Archives for March 2012

Please Pass The Peas

When Kelly of Eclectically Vintage invited us to be part of the “Pass It On” project we weren’t sure exactly what we’d be getting into. But when we received a manila envelope last week in the mail with these vintage gardening spoons, we couldn’t be more excited.

Not only were these spoons an exciting gift to receive, but we couldn’t believe how thoughtful the gift was. Kelly had read our post about spring gardening and made these spoons with a metal stamp kit.  She stamped each vegetable that we plan on growing this year.  Seriously, this is one of the most creative and fun gifts ever!
engraved spoons
The spoons are the perfect way to mark where we’ve planted our spring veggies.  The spoon stands proud as the budding peas emerge.
garden spoons
Now that we’ve received our gift in the Pass It On project, it’s our turn to create and mail off to couple of bloggers a homemade gift from us.
gardening spoons
The idea is to perpetuate the attitude of giving by sharing with others.  Hopefully the giving chain will continue, brightening the days of hard working bloggers everywhere.  In the end, it’ll be fun to track the chain backwards and forwards as it expands.
Pass it on project
We owe Kelly a big thanks for including us (she is after all one of the original founders of the project) and we look forward to passing on a couple of gifts in the coming weeks.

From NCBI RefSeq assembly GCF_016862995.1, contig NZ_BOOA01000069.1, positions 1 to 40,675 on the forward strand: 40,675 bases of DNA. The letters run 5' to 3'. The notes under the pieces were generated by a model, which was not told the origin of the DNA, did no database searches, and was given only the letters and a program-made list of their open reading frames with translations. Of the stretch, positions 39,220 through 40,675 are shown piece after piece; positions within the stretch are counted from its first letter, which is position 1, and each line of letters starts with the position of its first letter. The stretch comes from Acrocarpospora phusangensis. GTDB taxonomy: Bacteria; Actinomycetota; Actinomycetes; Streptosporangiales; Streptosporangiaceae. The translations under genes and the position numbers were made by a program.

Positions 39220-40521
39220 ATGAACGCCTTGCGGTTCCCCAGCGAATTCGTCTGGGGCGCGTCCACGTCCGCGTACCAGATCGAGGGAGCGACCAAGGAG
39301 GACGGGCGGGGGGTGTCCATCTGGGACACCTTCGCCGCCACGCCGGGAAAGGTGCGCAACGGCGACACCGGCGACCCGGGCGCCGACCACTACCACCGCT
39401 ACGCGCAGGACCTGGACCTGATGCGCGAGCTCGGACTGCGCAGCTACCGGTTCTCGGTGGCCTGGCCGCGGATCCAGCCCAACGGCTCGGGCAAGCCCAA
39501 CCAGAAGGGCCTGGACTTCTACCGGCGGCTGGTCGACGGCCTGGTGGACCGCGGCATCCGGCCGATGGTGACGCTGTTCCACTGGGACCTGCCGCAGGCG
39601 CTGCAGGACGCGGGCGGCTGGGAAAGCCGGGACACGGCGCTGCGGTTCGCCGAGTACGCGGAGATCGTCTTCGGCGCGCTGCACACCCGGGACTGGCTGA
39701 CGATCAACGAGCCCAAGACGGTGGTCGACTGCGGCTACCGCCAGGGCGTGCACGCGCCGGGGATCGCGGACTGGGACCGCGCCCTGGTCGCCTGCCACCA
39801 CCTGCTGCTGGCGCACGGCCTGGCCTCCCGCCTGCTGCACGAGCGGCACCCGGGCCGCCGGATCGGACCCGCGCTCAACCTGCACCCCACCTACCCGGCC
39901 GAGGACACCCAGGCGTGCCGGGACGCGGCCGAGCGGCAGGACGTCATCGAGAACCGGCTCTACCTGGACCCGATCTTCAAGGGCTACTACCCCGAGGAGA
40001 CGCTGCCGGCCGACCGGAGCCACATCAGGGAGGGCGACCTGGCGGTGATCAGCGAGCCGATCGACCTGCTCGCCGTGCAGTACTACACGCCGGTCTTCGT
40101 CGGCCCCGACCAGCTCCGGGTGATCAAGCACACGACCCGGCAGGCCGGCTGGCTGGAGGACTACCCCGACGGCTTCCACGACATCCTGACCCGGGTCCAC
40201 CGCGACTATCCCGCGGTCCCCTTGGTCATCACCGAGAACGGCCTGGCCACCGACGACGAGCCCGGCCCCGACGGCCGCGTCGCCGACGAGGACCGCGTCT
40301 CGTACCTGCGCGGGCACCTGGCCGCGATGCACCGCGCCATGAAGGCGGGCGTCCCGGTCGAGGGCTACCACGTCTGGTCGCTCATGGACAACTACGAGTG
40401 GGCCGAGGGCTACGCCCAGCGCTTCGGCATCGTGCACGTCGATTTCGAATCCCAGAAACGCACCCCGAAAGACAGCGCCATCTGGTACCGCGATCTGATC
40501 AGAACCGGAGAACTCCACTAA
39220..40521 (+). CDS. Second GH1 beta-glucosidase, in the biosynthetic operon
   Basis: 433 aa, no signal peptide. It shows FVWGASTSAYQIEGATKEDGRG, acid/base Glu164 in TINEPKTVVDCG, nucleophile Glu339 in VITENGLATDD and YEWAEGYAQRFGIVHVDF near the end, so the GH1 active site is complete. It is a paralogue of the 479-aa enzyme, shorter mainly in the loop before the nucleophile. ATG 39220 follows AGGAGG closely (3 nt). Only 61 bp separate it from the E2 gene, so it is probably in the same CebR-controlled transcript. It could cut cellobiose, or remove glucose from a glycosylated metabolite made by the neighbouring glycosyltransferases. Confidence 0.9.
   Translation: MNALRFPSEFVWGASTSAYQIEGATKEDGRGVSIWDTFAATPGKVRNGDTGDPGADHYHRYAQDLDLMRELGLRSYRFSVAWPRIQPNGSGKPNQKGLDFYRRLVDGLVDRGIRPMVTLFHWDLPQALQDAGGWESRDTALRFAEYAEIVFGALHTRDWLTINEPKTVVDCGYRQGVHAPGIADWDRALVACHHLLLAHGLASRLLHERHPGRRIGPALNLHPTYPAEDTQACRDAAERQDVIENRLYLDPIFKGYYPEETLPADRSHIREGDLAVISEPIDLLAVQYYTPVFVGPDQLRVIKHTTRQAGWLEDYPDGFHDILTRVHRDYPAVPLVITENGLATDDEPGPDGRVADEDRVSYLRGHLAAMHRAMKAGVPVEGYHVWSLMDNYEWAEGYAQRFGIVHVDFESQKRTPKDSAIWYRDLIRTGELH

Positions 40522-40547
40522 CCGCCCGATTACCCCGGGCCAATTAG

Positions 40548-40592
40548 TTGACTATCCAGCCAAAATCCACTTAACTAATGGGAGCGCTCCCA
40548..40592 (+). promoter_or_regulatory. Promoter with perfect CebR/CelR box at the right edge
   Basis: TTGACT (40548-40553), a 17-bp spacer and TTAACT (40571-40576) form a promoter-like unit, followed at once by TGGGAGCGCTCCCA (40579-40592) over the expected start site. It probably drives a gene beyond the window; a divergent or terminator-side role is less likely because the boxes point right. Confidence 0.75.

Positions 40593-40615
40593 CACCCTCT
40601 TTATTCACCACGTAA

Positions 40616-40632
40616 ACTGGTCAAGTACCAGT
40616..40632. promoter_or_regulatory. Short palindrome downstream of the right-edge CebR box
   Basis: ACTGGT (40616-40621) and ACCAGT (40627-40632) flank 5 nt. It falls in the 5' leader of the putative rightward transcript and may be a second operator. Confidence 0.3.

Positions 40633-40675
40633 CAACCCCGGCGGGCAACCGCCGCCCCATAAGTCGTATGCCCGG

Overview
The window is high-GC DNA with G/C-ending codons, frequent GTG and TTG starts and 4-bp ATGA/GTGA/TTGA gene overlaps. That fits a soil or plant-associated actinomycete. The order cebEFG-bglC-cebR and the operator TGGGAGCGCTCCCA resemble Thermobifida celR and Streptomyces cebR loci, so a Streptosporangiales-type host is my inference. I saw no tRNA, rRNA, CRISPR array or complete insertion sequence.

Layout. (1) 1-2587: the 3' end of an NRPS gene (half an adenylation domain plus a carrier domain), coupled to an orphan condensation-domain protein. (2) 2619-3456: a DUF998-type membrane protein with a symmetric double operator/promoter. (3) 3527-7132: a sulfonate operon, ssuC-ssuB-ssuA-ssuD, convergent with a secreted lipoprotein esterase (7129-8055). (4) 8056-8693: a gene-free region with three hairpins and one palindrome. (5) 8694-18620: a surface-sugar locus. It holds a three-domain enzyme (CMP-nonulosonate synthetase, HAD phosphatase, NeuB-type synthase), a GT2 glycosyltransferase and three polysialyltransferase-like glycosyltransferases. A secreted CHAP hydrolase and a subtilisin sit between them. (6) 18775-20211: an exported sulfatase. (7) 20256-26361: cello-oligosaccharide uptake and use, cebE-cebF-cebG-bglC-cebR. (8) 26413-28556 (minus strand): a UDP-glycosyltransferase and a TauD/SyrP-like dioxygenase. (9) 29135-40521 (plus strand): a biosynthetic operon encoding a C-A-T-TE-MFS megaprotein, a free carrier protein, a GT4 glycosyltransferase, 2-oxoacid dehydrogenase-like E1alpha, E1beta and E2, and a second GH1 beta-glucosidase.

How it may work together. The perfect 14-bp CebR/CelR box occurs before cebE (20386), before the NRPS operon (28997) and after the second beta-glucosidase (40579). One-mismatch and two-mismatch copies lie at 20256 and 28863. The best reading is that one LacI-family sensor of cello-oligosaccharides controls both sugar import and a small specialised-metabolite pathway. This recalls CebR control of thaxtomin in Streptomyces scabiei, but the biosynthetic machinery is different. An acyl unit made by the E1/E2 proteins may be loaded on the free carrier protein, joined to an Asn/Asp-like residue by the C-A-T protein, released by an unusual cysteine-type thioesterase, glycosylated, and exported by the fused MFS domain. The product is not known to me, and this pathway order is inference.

PS – If you’re interested, Kelly actually sells these on her Etsy store named…wait for it…Eclectically Vintage.

PSS – If you’re into gardening like we are, you’ll want to check out this What is Bokashi page from Bio Bokashi, full of ideas on how to Bokashi.  You’ll love it!

Dining Evolution and a Mood Board

The first house I purchased was brand new, direct from the builder. It was a tract home in a growing neighborhood with two-toned walls, modern construction, and that wonderful new house smell. While I got to pick out the lighting, flooring, and paint among other over-priced upgrades (I never did use that Christmas light switch I had requested) there were no walls to move or general improvements to be made other than decor. It wasn’t until after we were married that Whitney informed me how uneventful that little house was. It didn’t take me long to pick up on what she meant.

Her idea of fun was buying a house different from all the others around it that could be personalized to make your own – and get a little dirty doing it, never mind the back breaking work. Since I was anything but handy, our second house was a complete experiment to see if we could transform a run down and neglected shell of a building into one where we could bring home our new baby. We spent countless hours replacing flooring, looking for appliances, commissioning drywall work, working with cabinet builders and picking out colors. By the time we finished, the house was a completely different place. A passion had been born for Whitney while I learned a valuable lesson in self-renovations: don’t do this again.
Entry remodel